While they often presented themselves as bodybuilders’ publications, their chuckle-prompting titles — Torso, Adonis, Honcho, Mandate — didn’t lie. Gay men’s magazines of decades past were bought by gay men who wanted to look at the erotic illustrations of well- built male bodies therein. Because any- one known to possess such material in the homophobic 1950s and 1960s could experience serious consequences, men hid the magazines under their mat- tresses. These illustrations have now inspired a traveling exhibition, Stroke: From Under the Mattress to the Museum Wall. Curated by notable erotic artist Robert W. Richards and orig- inating at the Leslie-Lohman Museum of Gay and Lesbian Art, the popular show contains 24 original illustrations that ap- peared in gay magazines from the 1950s to the 1990s. It also looks at how gay men, forced into the closet during those decades, used these pictures to explore their sexuality intimately. It additionally serves as a showcase for the artists in- volved. On view are works by two dozen top artists of the times, including Touko Laaksonen (Tom of Finland), Antonio Lopez (Antonio), and David Martin.More
Producer, writer, and activist who produced shows like All in the Family, Sanford and Son, and Maude, is awarded the 2016 Freedom of Expression Award after a screening of the new documentary Norman Lear: Just Another Version of You.More
At the main festival ground on Saturday July 23rd and Sunday July 24th at Fort Mason Center, we welcome many celebrities from Japan, including WORLD ORDER, Silent Siren, Wednesday Campanella, GARNiDELiA, Mitz Mangrove, and many more, and we will also host a variety of events, including J-POP LIVE concerts, Meet & Greet sessions, Q&A with special guests, Interactive Summit, Travel Pavilion, Ramen & Sake Summit, dance, karaoke,cosplay and'J-POP Queen' drag contests.More
There are a number of reasons why you should see a show at The Regency Ballroom — its ornate, turn-of-the-century architecture and eclectic lineup of performers, to name a few — but no reason is more compelling than the venue's ample seating.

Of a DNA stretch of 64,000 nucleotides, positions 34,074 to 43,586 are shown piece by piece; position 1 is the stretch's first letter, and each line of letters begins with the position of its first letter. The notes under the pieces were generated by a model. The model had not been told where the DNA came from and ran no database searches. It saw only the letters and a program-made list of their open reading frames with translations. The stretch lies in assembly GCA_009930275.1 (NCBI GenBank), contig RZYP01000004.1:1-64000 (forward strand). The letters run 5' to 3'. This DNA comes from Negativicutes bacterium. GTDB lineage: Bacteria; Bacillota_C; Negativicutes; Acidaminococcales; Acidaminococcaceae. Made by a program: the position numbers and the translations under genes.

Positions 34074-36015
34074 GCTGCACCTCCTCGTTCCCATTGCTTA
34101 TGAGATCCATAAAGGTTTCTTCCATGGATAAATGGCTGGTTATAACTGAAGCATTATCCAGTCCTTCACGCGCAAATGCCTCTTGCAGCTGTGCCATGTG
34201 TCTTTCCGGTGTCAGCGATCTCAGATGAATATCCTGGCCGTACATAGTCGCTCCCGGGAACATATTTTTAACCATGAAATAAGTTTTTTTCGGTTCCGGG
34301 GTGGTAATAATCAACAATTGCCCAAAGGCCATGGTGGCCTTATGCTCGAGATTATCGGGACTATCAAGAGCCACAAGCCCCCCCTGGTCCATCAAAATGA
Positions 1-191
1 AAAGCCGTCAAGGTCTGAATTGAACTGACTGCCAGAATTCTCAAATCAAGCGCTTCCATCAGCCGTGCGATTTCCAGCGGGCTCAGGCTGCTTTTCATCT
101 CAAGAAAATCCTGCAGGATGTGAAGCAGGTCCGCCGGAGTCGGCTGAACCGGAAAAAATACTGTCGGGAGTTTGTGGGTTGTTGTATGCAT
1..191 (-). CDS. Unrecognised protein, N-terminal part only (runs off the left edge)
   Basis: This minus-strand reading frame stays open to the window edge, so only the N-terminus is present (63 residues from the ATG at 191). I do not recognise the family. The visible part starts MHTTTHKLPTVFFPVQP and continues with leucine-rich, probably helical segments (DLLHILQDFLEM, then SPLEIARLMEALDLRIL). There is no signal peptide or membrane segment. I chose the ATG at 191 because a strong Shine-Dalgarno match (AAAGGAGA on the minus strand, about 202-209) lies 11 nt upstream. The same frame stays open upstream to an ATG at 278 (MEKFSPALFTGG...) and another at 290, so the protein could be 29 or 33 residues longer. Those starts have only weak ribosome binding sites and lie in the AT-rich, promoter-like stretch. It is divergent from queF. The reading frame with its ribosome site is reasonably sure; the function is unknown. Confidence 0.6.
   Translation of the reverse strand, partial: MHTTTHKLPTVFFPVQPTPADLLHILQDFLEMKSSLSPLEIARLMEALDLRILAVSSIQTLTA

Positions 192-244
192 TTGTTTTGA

Making the less-traditional transition from brick-and-mortar to mobile pop-up, A16 is finally offering its hearty Monday meatballs and signature wood-fired Neapolitan pizzas without the inconvenience of needing to book a table.
Crime investigation and absurd humor go hand-in-rubber-glove, stretching from Inspector Jacques Clouseau of Pink Panther fame past Lt. Frank Drebin of Police Squad to any cast member of today's Reno 911! Considering the existing hysteria in this genre, comedic actors face a quandary -- how to spoof crime drama without doing what has already been done. Enter the comedy troupe Funny But Mean, whose Law and Order San Francisco Unit: The Musical (sort of)! mixes in (you guessed it) musical numbers while also adding audience participation (à la murder mystery dinner theater) for good measure. The group calls the production its "latest crime scene," incorporating characters "ripped from the television series" Law and Order (the original) as well as the Criminal Intent and Special Victims Unit franchises. Eleven cast members combine their skill, interrogation tactics, and song to solve what is claimed to be the weirdest crime wave in San Francisco history. (Can't wait to see what that is.) Funny But Mean says the audience decides the ultimate fate of the accused, so spend your Monday night doing your part for our criminal justice system. The troupe extends the run of its current production at the Exit Theatre.
Mondays, 8 p.m. Starts: Nov. 1. Continues through Nov. 15, 2010